Editorial: Relationships don’t need federal approval

Two consenting adults agree to have sexual relations. Police and prosecutors — and maybe even federal agents — stand ready to pounce.

Two consenting adults want to put a stamp of permanence on their relationship. Legislators and lobbyists brace for constitutional rewrites.

In the first example, the government acts if money changes hands. Whether the trigger gets pulled in case No. 2 depends on the number of genders involved. Meanwhile, the rest of the consenting adults watch as government boots continue kicking down closed doors for the simple reason that not everyone approves of what goes on behind them.

People should assume, reasonably, that actions by government agencies fall into specific categories, such as protecting public safety and preserving rights. In that light, how do we classify their responses to certain private interactions?

Consensual sex between adults threatens whose safety, exactly? A desire to call a personal relationship by a certain name encroaches on whose rights, exactly? Without government intervention in these matters, would the world in fact slide into chaos?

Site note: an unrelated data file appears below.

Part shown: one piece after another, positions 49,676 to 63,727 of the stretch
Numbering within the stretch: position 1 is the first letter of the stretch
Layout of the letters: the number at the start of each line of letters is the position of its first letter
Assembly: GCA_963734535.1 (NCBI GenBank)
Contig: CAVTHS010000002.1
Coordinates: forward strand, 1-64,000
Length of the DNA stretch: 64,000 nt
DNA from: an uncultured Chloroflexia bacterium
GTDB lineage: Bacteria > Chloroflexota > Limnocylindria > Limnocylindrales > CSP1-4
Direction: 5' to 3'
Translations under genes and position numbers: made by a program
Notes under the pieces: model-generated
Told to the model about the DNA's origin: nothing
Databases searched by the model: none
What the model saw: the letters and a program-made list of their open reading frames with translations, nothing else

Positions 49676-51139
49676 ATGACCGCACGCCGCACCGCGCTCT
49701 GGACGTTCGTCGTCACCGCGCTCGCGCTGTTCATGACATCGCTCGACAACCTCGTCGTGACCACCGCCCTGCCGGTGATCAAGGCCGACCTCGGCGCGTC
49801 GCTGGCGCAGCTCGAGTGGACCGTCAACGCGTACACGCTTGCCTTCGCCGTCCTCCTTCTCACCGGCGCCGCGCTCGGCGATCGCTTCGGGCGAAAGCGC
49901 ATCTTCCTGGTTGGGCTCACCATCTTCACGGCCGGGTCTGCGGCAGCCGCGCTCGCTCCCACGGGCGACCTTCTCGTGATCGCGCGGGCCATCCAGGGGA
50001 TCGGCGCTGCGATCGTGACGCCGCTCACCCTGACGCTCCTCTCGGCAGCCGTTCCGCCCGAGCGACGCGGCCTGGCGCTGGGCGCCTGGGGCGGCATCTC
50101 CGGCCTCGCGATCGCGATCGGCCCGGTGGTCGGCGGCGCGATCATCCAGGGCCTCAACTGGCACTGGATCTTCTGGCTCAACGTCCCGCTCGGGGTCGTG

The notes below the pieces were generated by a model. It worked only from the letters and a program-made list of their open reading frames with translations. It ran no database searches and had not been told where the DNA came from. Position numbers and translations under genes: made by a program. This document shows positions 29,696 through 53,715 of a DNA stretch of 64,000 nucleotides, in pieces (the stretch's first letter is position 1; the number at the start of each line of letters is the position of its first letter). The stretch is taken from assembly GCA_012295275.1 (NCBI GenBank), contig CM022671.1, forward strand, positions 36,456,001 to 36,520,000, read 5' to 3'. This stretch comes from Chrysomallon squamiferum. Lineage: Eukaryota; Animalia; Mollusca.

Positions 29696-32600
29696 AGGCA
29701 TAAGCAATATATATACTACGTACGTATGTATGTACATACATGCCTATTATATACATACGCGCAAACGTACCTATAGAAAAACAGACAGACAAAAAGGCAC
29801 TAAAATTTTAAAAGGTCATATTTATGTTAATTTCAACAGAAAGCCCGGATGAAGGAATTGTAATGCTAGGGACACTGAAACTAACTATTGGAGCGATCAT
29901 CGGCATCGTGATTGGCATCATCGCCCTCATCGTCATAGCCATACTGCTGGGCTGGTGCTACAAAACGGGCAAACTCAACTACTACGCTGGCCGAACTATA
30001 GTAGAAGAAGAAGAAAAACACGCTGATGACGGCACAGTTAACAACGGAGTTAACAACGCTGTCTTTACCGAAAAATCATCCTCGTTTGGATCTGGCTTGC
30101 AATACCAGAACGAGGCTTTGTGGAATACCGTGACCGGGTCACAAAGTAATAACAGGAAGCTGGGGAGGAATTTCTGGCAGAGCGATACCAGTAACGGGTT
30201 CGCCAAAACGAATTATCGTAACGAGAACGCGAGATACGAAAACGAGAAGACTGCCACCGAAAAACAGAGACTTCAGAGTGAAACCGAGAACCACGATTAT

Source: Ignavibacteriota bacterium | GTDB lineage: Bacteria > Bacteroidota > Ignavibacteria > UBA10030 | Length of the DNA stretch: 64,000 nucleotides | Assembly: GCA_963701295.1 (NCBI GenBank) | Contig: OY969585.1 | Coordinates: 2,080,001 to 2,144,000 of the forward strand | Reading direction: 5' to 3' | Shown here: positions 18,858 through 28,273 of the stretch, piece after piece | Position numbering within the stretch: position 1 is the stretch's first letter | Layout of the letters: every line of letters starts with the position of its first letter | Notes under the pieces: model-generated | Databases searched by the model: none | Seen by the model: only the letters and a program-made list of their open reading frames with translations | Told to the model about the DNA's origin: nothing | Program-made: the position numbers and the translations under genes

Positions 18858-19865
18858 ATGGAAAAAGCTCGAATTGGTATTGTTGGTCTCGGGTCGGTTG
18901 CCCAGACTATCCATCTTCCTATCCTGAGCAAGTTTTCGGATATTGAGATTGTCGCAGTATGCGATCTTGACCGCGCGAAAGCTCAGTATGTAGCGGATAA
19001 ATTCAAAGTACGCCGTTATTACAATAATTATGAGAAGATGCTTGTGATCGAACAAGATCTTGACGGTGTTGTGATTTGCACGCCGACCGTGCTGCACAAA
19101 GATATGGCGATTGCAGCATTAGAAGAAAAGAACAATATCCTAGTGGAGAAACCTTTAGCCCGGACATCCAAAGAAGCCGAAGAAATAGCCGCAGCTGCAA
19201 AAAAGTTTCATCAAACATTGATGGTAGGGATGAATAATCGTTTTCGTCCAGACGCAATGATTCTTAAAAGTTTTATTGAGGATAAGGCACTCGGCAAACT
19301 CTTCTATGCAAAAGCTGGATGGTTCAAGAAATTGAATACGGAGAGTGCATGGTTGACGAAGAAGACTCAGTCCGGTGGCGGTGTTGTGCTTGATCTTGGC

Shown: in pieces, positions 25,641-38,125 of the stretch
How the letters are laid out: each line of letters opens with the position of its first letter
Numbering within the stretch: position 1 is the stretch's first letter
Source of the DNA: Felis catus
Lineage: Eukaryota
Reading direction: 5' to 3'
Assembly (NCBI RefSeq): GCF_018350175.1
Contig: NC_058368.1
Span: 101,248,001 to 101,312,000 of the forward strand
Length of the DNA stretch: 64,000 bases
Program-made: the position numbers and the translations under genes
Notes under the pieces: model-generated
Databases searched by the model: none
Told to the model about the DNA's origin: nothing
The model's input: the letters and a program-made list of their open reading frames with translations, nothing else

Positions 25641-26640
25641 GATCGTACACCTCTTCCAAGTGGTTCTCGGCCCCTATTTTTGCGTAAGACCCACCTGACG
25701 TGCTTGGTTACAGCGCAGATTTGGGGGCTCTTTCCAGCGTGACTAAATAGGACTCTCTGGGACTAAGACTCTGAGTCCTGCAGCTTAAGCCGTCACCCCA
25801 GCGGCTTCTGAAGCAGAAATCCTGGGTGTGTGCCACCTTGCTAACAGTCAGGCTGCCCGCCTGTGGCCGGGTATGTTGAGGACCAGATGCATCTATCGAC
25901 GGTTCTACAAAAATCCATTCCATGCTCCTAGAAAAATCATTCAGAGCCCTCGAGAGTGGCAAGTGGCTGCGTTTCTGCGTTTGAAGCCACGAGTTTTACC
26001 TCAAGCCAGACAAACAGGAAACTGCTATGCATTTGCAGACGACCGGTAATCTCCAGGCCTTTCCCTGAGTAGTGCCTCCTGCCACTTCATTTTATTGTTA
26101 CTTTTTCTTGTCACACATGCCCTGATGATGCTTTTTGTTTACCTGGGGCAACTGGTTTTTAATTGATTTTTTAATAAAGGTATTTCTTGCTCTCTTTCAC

The well-meaning folks who organize prostitution stings and call for government-sanctioned definitions of living arrangements are acting on behalf of abstracts. While no one would dispute the worthiness of standing up for ideals, a police report doesn’t list society as the victim and morality doesn’t sue for redress. The difference involves — or should involve — actions that offend our sensibilities because they do demonstrable harm to a specific party. Actions that offend our sensibilities only should remain outside the sphere of legislation and public policy.

Police and lawmakers work different sides of the same street: enforcing laws and making laws to promote our safety and our freedom. Unfortunately, in too many cases government confuses the street with the moral high ground.